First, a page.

After several years in the classroom, I've decided that I want to be a better educator. These are my exploits and thoughts as I strive to rediscover my passion and purpose.
Tuesday, May 20, 2014
Day 162: Students Have Dirty Minds
I was confused about the number of masturbation jokes that the students made in response to my drawing of the day.
"What brings math comfort?"
"Being alone with his hand."
I was hesitant to erase the last one because it was clever, but off the board it went.
Another day of game creation! The geometry students have all presented their ideas and have started working on the physical structures.
We began class by talking about what should be due on Tuesday, our next deadline. We talked about what all games should have and then what of that should be due.
Then they got to work. I showed a few groups how to make a board that will fold to fit into a smaller box. The conversations ranged from distracted to highly productive. While working with one group, I overheard "Instead of making a board game, let's build an army to take over the world!"
When I went to investigate, I found a group that could not agree on their board design.
As if by magic, everyone was on time to pre-algebra today. They were dragging, which translates to increased class participation. We were able to go over several problems from the homework and had a good discussion about congruent shapes.
At the break, I let the class go to the bathroom with the statement "Do not be late returning!"
The 4 boys who are always late, were late.
They were escorted back by the principal (whom I adore). She asked me to come outside where she told me that she found them coming out of the bathroom WAY after the bell.
"You were still in the bathroom when the late bell rang, messing around in there as a group, but it's MR. AION who is picking on you. HE'S the one who is always getting smart."
Have I mentioned how much I love and respect my principal? She's, by far, the best administrator that I have ever worked for.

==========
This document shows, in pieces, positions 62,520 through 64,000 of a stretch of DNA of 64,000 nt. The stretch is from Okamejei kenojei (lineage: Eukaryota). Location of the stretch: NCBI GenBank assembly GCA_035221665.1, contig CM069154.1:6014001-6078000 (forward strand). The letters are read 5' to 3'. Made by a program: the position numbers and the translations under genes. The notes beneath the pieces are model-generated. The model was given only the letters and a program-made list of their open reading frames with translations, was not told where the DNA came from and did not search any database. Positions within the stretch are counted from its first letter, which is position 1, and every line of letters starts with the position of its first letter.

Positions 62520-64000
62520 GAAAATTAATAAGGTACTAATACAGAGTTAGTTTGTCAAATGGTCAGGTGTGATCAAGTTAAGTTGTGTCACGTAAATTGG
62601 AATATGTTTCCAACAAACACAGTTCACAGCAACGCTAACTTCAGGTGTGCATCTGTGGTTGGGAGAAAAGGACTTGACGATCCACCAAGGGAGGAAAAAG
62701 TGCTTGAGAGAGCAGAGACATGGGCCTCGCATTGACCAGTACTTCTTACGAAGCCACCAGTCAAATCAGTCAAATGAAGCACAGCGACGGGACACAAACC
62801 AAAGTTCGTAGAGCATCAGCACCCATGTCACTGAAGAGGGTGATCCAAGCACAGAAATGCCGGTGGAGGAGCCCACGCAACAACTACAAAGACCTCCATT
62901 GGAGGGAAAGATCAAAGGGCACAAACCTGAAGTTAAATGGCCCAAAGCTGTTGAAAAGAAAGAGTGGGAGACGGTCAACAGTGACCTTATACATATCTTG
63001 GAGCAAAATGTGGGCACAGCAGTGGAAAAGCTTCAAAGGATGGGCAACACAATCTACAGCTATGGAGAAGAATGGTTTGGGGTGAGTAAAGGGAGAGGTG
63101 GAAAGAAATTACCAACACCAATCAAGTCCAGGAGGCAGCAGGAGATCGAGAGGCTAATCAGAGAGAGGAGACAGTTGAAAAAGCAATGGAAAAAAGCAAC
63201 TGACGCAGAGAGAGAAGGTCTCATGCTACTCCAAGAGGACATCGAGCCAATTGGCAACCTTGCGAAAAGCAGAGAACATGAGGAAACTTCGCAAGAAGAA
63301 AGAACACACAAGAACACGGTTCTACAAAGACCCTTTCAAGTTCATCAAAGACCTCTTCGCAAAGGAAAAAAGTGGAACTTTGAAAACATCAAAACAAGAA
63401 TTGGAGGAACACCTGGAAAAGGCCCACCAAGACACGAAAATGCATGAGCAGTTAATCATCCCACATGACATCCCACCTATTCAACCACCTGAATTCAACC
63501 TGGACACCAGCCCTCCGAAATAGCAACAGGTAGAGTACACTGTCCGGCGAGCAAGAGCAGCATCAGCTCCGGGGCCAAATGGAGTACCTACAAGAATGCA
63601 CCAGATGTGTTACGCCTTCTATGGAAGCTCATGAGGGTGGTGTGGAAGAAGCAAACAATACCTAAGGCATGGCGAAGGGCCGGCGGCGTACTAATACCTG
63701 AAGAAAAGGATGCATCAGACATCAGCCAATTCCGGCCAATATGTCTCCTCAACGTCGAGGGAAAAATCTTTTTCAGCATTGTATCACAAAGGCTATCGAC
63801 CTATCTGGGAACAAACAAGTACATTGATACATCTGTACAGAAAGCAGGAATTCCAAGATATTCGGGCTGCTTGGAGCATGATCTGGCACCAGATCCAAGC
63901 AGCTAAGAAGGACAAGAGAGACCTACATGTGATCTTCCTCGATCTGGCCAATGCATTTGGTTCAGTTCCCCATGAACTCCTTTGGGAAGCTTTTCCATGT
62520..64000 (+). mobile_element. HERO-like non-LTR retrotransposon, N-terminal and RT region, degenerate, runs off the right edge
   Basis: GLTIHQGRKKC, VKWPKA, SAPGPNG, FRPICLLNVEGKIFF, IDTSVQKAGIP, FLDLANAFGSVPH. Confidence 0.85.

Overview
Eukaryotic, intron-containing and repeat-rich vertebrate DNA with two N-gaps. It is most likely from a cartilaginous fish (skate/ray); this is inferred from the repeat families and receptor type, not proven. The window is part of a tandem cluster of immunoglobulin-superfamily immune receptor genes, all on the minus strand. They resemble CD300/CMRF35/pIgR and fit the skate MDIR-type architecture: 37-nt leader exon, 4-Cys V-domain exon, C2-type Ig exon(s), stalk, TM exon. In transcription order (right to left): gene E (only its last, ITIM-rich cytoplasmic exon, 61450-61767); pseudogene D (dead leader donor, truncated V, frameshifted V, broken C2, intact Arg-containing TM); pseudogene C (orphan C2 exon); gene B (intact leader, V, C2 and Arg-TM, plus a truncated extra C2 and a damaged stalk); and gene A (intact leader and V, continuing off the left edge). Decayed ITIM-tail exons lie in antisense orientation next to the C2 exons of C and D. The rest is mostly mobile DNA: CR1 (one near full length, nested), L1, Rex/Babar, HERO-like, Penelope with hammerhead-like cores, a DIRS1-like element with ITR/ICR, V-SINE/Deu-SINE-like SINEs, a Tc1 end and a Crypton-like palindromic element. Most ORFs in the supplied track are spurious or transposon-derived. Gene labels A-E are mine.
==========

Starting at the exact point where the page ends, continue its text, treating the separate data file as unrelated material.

Once they came back in, the excuse they tried to give me was that one of their friends (who is currently doing a stint of 3-4 in our 2 year school) was holding the bathroom stall door shut. They were TRYING to get to class on time, but he wouldn't let them.
So we had a nice chat about decision making and how the phrase "known associates" is used in crime shows. The gentlemen conceded the point and were all VERY productive during the remainder of the class.
In period 8/9, several students had to be removed several times, not understanding the concept of "please don't sing while I'm answering questions." As usual, once they were gone, the rest of class was insanely productive, as though they were horribly thirsty, but had spent the year watching other students wade into the drinking water with dirty feet.
Side note: My friend and fellow educator, Tommy Gears, has written a post about giving up on students. It's poignant and solid. You should read it and share it with everyone you know.
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Honestly, did you really expect more from the boys in our class? I mean, really?ReplyDelete
I'm actually surprised it took them this long.Delete
Thanks for the blog today. I followed your link and was blown away. I will be sharing both your blog and Tommy Gears' blog tomorrow with many people I admire.ReplyDelete
I'm glad you enjoyed it! He's a great guy!Delete
Justin, I just came upon your blog. Amazing work. I admire your honesty, creativity, persistence, and (as the parent of a 13-year old) your willingness to try to make it all work with middle schoolers! Believe me, they need you more than you know.ReplyDelete
I tried a game project earlier this year with fifth graders (an experience I blogged about here:
You did much better job than I did, and I will be incorporating some of your ideas when I try it again next year.
I look forward to following you forward as well as digging back into your archives.
Thank you for coming by! I appreciate your comments and I'm thankful that you linked your post. There is some amazing stuff in there and it gave me many things to think about when designing this assignment next time.